How the human mind thinks and how that thinking is put into memory is the business of education.  While we are not medical doctors or cognitive scientists, we can explain the big picture of how human brains learn – at least as it is known to us at this time.  As can often be read in the news, new discoveries about the brain are being made regularly.

What follows is a short summary of human cognition as described by Daniel Willingham in his book Why Don’t Students Like School?. It will be presented in the same sequence as his book in order to make connections to the book easier for you should you choose to read it.  And we do encourage you to read it.  Dr. Willingham presents the concepts in a clear and accessible way.  It is an excellent introduction to how the human brain learns. 

Chapter 1: “People are naturally curious, but we are not naturally good thinkers; unless the conditions are right, we will avoid thinking.” (pg. 3)
We need to understand that thinking is slow, thinking is hard work, and thinking may not even get us close to the right answer!  A much more efficient system to use is memory – it is faster and takes less effort.  Even though humans find thinking hard, we are very curious and we seek out situations that challenge us to think. Solving problems makes us happy. 

In order to think, we combine new information with information from our memory, holding it all in our short term memory for a brief time. In order to think we need 1) information from our environment 2) facts in long term memory 3) how to do a skill in long term memory and 4) enough space in working memory. If any of these parts of thinking are weak then our thinking fails. 

Chapter 2: “Factual knowledge must precede skill.” (pg. 25)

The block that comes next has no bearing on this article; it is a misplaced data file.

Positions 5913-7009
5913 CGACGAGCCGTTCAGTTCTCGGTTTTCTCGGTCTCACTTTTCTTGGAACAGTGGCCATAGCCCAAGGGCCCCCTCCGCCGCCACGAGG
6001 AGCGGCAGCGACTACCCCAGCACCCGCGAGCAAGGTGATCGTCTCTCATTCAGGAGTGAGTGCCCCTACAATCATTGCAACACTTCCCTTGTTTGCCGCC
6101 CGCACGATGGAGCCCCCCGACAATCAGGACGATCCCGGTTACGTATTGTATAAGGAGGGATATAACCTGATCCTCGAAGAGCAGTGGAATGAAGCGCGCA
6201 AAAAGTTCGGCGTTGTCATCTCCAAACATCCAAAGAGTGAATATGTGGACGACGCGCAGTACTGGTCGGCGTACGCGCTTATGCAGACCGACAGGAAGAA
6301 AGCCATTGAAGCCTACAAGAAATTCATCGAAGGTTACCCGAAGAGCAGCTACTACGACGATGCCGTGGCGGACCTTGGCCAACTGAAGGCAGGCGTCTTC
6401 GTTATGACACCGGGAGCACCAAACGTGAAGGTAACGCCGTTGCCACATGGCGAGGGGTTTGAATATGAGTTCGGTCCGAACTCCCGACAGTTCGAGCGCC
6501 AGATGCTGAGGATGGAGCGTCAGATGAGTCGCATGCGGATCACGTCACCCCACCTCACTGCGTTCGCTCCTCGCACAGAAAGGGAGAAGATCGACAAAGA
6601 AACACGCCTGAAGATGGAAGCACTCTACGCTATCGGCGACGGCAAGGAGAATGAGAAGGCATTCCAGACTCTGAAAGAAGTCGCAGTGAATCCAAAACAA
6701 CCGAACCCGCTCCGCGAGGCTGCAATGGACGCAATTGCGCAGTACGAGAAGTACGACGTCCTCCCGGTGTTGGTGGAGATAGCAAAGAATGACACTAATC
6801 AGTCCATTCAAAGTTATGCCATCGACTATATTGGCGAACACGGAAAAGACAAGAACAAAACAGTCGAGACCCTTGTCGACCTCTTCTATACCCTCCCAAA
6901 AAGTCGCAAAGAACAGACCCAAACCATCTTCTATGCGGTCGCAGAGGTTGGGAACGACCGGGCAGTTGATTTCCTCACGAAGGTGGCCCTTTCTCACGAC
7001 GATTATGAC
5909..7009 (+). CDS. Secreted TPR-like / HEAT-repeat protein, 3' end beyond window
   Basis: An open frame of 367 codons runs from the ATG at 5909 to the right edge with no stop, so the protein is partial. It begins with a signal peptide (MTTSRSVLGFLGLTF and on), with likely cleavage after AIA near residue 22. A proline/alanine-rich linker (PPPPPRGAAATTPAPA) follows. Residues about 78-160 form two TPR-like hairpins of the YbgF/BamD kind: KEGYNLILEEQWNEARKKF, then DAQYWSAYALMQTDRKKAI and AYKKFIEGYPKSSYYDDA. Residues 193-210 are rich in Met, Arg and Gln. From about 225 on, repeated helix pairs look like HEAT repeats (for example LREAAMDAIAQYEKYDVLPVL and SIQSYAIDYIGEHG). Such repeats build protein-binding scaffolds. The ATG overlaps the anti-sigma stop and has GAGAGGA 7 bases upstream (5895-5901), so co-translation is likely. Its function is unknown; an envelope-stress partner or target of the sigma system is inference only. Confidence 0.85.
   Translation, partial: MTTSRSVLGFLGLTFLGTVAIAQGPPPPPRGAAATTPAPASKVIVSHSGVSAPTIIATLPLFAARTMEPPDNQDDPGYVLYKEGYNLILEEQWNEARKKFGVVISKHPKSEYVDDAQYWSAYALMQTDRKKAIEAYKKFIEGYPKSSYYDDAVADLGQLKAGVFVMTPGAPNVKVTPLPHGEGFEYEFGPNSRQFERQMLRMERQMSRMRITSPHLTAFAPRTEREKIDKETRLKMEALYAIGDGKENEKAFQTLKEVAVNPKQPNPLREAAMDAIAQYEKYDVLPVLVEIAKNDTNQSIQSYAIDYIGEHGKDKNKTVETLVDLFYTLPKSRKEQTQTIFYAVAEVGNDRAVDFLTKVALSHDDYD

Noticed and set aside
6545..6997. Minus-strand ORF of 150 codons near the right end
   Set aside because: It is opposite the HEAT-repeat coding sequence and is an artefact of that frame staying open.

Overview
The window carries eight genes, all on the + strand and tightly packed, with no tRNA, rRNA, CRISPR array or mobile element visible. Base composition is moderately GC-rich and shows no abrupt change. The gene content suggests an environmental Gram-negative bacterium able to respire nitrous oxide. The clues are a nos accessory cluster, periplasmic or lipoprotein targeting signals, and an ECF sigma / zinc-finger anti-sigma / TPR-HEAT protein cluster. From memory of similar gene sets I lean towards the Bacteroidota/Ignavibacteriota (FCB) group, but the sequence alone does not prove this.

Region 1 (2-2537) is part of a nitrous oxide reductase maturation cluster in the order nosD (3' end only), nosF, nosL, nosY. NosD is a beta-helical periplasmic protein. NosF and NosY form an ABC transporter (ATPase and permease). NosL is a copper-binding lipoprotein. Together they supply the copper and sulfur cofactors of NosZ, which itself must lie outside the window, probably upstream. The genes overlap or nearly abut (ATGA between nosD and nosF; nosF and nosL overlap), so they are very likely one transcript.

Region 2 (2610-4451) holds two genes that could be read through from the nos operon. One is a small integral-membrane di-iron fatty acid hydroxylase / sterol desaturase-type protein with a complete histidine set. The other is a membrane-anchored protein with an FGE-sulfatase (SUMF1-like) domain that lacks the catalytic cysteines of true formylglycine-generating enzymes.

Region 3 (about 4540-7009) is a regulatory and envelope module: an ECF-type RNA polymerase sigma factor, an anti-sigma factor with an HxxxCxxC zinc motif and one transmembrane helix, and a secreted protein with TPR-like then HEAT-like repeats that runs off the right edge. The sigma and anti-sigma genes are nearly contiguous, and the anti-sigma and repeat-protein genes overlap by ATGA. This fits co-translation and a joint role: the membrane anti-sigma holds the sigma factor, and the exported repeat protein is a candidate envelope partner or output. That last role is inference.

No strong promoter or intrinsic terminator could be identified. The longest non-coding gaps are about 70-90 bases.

Students must have significant depth of background knowledge of something before they can think critically about it.  This is because our first strategy when trying to problem solve is to search our memory for a solution that is already there.  It is very difficult trying to think logically about something without enough background knowledge to refer to. 

Another benefit of background knowledge is that having some background knowledge makes it easier to get even more.  Think of the memory you have of a topic as a spider’s web.  Once the basic outline of the web is created in memory more information about that particular ‘knowledge web’ has a place to stick to. In other words, the more information already in memory the more you can add to it.  

There is a paragraph in this chapter that we feel is important.  “If you want to be exposed to new vocabulary and new ideas, the places to go are books, magazines, and newspapers.  Television, video games, and the sorts of Internet content that students lean towards (for example, social networking sites, music sites, and the like) are for the most part unhelpful.  Researchers have painstakingly analyzed the contents of the many ways that students can spend their leisure time.  Books, newspapers, and magazines are singularly helpful in introducing new ideas and new vocabulary.” (pg 46)

Chapter 3: “Memory is the residue of thought.” (pg 54)